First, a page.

Death is one of the few certainties, but how you pay for your funeral isn’t. To address this afterlife financial issue, the insurance industry offers what it euphemistically calls “final expense plans.” The public may know this type of coverage as burial policy or burial insurance. Consumer groups see them as a bad investment.
Whatever their name and reputation, these policies are a type of whole life insurance that are intended to pay for certain expenses related to death, including a funeral, cremation and burial.
No medical exam
Burial policies are not the same thing as prepaid funeral policies, which are a method for paying a funeral director in advance for your final arrangements, says Joe Skarda, director of education and training for Sapient Financial Group.
Usually completed with simplified underwriting, burial policy applicants will have to answer a few basic questions about their health but will not be subject to a medical exam, Skarda says.
Waiving the medical exam means almost anyone can qualify and therefore drives up the cost of burial insurance as much as 20 times more than a fully underwritten term life policy, says Byron Udell, CEO and founder of AccuQuote.com.
Burial policies “tend to attract the unhealthy people, so they tend to be expensive,” Udell says. “Healthy people can get the better deal (through) fully underwritten products.”
For example, a 50-year-old might pay $3 for each $1,000 worth of coverage for a 20-year term life policy or $150 a year for $50,000 worth of coverage, Udell says.
The same 50-year-old could pay $20 or $30 per $1,000 for a burial policy or $100 to $150 a year for $5,000 in coverage, Udell says.
“If you think you’re going to be dead in six years, it might work out. Otherwise you might be better off putting it under the mattress,” Udell says. “Typically, we sell burial insurance as a last resort. People can’t qualify for term life and want to buy something. Or we’ll sell them an accidental death policy and some final expense.”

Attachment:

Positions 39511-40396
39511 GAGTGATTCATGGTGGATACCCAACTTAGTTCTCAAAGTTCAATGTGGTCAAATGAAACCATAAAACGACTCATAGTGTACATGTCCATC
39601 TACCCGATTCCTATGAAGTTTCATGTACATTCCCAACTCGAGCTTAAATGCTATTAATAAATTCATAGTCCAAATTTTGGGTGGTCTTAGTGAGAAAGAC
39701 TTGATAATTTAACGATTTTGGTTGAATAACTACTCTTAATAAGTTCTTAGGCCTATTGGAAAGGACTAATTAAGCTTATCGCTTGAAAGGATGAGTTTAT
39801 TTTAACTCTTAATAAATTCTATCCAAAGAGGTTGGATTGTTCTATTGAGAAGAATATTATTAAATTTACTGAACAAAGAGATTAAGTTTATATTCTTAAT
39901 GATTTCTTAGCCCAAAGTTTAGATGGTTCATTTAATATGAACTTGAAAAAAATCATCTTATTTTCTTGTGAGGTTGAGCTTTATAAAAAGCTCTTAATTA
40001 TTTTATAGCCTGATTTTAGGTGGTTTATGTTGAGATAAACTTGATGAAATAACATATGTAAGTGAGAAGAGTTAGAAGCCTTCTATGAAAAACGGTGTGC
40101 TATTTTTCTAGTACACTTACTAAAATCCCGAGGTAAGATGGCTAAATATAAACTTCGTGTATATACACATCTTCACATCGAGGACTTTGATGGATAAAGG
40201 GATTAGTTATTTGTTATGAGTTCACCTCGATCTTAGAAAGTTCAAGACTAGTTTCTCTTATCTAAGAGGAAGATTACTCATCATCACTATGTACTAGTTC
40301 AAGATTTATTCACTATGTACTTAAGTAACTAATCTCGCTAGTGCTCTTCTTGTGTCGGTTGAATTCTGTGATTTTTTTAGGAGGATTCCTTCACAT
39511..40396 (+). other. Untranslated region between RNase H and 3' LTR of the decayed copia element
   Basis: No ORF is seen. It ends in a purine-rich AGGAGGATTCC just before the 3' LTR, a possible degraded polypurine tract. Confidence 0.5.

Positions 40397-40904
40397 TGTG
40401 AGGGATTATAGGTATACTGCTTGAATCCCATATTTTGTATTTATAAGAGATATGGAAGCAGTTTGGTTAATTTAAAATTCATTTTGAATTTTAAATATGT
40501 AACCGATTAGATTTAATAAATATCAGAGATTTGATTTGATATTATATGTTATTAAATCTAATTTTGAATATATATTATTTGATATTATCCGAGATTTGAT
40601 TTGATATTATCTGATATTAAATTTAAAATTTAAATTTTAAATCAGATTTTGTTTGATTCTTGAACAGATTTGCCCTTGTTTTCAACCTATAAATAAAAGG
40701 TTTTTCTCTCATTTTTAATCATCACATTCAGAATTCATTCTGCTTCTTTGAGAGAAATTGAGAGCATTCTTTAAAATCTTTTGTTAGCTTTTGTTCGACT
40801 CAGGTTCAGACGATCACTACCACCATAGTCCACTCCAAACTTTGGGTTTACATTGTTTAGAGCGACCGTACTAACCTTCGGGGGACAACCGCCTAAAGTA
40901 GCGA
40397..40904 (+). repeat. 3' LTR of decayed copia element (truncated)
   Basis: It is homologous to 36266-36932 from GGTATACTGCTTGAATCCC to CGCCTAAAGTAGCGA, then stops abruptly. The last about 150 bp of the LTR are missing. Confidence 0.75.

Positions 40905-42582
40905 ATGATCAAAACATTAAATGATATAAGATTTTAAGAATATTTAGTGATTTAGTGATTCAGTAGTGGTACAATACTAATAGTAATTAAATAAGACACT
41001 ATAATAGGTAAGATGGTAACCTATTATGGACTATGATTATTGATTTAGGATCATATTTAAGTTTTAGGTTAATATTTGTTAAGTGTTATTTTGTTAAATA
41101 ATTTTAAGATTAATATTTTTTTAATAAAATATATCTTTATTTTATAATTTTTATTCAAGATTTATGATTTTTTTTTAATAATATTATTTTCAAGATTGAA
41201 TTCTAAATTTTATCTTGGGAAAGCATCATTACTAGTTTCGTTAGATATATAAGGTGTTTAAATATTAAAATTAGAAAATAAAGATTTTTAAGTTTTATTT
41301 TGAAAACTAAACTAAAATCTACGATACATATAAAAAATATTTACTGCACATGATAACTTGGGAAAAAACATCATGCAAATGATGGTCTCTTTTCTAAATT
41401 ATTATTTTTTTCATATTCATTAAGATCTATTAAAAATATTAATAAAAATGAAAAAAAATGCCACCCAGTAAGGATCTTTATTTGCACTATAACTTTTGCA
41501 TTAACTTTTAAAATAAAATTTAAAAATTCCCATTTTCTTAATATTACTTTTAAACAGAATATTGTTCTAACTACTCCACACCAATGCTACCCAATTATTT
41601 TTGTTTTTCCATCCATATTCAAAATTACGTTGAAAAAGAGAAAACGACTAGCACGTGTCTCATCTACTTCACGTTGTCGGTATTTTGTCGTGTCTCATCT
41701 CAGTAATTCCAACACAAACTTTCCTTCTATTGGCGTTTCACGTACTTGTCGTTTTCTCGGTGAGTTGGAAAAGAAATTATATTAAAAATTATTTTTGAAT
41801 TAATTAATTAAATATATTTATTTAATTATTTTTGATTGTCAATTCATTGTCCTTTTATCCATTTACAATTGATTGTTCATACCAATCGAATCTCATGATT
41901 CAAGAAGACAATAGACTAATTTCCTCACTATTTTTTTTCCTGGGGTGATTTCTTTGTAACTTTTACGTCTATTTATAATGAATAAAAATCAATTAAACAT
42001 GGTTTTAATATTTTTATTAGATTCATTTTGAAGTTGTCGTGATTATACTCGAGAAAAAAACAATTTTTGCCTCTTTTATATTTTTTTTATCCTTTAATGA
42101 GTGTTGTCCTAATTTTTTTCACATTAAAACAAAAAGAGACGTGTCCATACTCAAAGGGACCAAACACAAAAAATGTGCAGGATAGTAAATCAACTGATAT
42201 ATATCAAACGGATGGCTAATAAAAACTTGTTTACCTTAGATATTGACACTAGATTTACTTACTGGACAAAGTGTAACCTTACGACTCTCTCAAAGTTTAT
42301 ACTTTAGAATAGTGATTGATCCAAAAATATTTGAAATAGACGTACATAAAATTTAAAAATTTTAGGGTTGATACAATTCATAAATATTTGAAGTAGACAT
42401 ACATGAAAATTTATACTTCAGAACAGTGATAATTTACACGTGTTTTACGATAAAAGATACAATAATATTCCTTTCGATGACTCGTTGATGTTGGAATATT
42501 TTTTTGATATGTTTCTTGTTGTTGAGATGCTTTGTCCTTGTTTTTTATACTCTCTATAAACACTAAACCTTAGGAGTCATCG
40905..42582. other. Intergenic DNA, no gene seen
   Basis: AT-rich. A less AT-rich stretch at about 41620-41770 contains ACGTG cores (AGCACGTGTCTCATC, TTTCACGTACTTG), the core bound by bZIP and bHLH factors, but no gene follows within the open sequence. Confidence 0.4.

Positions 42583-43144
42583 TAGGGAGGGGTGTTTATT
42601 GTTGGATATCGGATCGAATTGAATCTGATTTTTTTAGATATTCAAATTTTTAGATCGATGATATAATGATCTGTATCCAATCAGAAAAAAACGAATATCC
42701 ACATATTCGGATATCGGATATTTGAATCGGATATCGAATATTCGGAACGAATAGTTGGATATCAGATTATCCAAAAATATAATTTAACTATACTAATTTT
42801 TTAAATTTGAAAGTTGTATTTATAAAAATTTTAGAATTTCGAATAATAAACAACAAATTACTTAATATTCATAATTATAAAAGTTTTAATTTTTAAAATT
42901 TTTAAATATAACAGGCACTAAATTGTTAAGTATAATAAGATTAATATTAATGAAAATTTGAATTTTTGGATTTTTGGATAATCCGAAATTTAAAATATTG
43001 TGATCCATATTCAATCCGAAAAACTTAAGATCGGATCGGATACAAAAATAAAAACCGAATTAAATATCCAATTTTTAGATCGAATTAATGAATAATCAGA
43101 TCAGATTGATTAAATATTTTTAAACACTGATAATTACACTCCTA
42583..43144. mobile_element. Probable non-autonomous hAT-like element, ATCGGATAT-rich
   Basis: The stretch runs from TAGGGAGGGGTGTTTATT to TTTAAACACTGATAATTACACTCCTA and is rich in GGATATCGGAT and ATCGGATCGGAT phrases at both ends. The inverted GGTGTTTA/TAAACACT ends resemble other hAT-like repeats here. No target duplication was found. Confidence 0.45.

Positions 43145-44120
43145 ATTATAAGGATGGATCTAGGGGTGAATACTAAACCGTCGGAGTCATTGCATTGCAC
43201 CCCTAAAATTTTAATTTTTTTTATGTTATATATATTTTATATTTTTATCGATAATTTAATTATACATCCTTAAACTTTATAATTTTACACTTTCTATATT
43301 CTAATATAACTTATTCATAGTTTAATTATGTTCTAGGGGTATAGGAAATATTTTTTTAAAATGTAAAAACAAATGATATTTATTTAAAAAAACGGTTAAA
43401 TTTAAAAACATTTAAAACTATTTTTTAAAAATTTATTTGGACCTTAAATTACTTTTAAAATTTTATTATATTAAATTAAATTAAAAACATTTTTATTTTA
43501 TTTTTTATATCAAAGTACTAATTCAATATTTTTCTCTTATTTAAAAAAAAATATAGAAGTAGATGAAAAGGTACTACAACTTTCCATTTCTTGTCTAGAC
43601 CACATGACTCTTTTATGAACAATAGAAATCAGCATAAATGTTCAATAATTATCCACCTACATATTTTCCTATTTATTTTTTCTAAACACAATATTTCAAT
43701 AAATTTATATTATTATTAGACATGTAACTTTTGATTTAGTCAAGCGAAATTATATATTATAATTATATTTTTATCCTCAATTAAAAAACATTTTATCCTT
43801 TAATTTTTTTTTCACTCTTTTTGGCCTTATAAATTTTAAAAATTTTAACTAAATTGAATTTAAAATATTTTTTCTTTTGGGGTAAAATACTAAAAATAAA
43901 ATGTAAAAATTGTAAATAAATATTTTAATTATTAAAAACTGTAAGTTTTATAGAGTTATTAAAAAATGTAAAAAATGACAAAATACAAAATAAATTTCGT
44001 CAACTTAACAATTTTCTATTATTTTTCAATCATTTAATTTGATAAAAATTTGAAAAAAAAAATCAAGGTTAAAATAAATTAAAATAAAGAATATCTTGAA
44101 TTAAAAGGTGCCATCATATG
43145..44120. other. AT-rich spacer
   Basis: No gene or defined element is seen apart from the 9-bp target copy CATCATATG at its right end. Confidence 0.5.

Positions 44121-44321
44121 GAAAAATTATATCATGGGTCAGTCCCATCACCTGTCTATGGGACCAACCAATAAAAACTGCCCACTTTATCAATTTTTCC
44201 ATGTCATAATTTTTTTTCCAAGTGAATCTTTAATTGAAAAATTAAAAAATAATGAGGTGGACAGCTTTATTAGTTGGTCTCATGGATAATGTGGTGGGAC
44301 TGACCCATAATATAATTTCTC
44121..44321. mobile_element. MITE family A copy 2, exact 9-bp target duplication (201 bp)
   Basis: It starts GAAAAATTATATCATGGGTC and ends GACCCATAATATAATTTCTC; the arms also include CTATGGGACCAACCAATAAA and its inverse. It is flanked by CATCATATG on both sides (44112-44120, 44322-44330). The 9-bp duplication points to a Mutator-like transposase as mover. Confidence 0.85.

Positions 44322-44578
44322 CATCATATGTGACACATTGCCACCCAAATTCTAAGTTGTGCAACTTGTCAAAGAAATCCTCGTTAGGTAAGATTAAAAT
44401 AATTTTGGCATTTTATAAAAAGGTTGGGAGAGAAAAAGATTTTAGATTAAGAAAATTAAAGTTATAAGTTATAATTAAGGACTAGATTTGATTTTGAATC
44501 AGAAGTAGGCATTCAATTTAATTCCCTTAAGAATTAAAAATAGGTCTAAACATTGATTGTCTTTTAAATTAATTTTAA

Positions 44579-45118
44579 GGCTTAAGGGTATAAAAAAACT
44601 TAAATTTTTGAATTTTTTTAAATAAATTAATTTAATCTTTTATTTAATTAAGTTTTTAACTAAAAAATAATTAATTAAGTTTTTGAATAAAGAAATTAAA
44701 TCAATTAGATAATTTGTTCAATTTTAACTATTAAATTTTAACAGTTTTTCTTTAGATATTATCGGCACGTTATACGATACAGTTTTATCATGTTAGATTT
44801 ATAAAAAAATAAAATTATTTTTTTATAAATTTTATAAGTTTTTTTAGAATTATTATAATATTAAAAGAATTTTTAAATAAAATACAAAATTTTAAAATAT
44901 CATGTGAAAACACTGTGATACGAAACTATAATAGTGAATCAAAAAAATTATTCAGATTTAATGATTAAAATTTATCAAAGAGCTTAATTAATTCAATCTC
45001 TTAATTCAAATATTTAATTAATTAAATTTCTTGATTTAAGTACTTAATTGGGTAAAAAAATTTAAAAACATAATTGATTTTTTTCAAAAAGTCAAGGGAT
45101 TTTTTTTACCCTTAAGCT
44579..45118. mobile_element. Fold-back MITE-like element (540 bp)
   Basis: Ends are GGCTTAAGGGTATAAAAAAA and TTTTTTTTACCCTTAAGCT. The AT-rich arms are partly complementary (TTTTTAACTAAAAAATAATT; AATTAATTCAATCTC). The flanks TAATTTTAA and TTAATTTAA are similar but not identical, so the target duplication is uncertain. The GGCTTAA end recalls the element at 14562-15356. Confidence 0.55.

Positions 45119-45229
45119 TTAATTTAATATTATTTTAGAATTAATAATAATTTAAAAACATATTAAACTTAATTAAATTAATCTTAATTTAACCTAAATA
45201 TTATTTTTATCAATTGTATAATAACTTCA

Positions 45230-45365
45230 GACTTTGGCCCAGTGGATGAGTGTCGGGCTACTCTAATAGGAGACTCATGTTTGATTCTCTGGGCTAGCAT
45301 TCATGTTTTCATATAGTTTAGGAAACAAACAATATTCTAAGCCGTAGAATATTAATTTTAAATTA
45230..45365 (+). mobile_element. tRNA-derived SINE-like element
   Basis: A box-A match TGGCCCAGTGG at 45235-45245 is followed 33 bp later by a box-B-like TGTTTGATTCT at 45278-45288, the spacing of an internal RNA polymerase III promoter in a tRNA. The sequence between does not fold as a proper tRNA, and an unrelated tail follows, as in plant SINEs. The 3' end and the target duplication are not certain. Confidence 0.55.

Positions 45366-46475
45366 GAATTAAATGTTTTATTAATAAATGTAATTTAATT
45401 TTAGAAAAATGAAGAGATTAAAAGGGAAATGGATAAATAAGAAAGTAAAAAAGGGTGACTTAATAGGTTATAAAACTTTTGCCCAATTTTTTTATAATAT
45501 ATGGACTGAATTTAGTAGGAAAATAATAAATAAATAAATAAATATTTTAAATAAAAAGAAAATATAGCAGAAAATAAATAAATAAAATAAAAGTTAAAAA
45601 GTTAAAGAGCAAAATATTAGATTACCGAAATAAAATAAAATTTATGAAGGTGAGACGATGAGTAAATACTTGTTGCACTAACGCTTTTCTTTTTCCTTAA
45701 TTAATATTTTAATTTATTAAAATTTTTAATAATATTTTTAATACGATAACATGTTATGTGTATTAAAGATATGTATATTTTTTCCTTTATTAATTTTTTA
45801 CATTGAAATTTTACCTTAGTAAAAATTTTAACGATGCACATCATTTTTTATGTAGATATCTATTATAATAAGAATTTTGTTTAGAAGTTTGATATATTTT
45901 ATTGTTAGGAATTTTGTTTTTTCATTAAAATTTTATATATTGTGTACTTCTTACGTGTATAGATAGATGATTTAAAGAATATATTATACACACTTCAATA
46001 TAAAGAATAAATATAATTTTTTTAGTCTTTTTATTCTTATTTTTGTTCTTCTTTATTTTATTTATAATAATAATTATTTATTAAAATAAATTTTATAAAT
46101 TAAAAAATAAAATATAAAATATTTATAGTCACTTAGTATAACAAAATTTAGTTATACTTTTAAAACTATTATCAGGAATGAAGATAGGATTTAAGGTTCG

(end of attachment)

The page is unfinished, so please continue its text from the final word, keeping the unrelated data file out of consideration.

At the same time, simplified underwriting doesn’t mean a burial policy is a sure thing.
Applicants can be rejected if they disclose they already have cancer, use drugs or have been hospitalized for more than 20 days in the past year, Udell says.
Better options available
Once they’re approved, policyholders usually are subject to two-year contestability and suicide clauses during which time the insurer may fight a claim, says Skarda.
“If a person is aware of something that’s wrong with them, buys a policy and six months later passes away, the insurance company will investigate the claim during the period,” Skarda says.
Although burial policies may appeal to people of limited means without other insurance options, they don’t seem like a good value to Bob Hunter, director of insurance for the Consumer Federation of America.
“I think it’s a predatory type of insurance,” Hunter says. “The people who buy it tend to be less educated and low-income and tend to be minority.”
Instead of buying burial insurance, Hunter recommends trying to purchase an underwritten term life policy. He recently worked with a woman, who, for the same premium as a $5,000 burial policy, was able to acquire a 20-year term life policy with $75,000 in coverage.
Saving the money yourself also may yield a better return on your investment.
“If you’re thinking about a burial policy, you should consider putting money aside and having a savings account,” Hunter says. “It’s a better use of your money.”